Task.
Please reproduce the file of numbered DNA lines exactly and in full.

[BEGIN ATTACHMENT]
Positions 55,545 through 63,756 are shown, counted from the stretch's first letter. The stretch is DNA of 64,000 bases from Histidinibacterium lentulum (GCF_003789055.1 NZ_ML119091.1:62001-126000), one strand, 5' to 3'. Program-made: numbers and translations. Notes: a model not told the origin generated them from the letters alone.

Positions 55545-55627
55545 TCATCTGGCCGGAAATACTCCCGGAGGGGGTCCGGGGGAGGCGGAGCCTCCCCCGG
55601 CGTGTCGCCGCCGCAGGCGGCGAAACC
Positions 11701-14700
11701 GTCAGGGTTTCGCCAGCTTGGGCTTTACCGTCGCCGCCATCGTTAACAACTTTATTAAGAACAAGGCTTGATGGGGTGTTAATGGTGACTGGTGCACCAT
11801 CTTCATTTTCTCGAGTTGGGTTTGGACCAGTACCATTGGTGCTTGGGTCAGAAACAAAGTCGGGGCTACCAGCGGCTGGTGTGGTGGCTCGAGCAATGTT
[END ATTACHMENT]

Positions 55,545 through 63,756 are shown, counted from the stretch's first letter. The stretch is DNA of 64,000 bases from Histidinibacterium lentulum (GCF_003789055.1 NZ_ML119091.1:62001-126000), one strand, 5' to 3'. Program-made: numbers and translations. Notes: a model not told the origin generated them from the letters alone.

Positions 55545-55627
55545 TCATCTGGCCGGAAATACTCCCGGAGGGGGTCCGGGGGAGGCGGAGCCTCCCCCGG
55601 CGTGTCGCCGCCGCAGGCGGCGAAACC
Positions 11701-14700
11701 GTCAGGGTTTCGCCAGCTTGGGCTTTACCGTCGCCGCCATCGTTAACAACTTTATTAAGAACAAGGCTTGATGGGGTGTTAATGGTGACTGGTGCACCAT
11801 CTTCATTTTCTCGAGTTGGGTTTGGACCAGTACCATTGGTGCTTGGGTCAGAAACAAAGTCGGGGCTACCAGCGGCTGGTGTGGTGGCTCGAGCAATGTT